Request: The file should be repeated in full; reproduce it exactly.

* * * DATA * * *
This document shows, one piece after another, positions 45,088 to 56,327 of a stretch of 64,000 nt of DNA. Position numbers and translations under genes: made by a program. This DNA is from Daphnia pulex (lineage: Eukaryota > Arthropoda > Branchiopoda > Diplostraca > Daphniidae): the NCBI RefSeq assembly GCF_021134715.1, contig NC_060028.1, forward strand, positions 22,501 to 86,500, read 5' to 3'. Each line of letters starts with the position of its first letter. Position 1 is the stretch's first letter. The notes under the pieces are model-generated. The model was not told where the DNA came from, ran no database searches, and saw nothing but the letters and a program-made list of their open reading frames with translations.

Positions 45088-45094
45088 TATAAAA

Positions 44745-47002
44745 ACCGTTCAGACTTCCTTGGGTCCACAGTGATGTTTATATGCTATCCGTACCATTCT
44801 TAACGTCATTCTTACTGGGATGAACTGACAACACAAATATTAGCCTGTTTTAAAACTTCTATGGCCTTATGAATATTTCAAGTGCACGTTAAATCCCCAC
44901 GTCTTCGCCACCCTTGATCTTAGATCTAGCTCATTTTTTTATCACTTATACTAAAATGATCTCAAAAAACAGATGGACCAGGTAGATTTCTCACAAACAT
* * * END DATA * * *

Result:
This document shows, one piece after another, positions 45,088 to 56,327 of a stretch of 64,000 nt of DNA. Position numbers and translations under genes: made by a program. This DNA is from Daphnia pulex (lineage: Eukaryota > Arthropoda > Branchiopoda > Diplostraca > Daphniidae): the NCBI RefSeq assembly GCF_021134715.1, contig NC_060028.1, forward strand, positions 22,501 to 86,500, read 5' to 3'. Each line of letters starts with the position of its first letter. Position 1 is the stretch's first letter. The notes under the pieces are model-generated. The model was not told where the DNA came from, ran no database searches, and saw nothing but the letters and a program-made list of their open reading frames with translations.

Positions 45088-45094
45088 TATAAAA

Positions 44745-47002
44745 ACCGTTCAGACTTCCTTGGGTCCACAGTGATGTTTATATGCTATCCGTACCATTCT
44801 TAACGTCATTCTTACTGGGATGAACTGACAACACAAATATTAGCCTGTTTTAAAACTTCTATGGCCTTATGAATATTTCAAGTGCACGTTAAATCCCCAC
44901 GTCTTCGCCACCCTTGATCTTAGATCTAGCTCATTTTTTTATCACTTATACTAAAATGATCTCAAAAAACAGATGGACCAGGTAGATTTCTCACAAACAT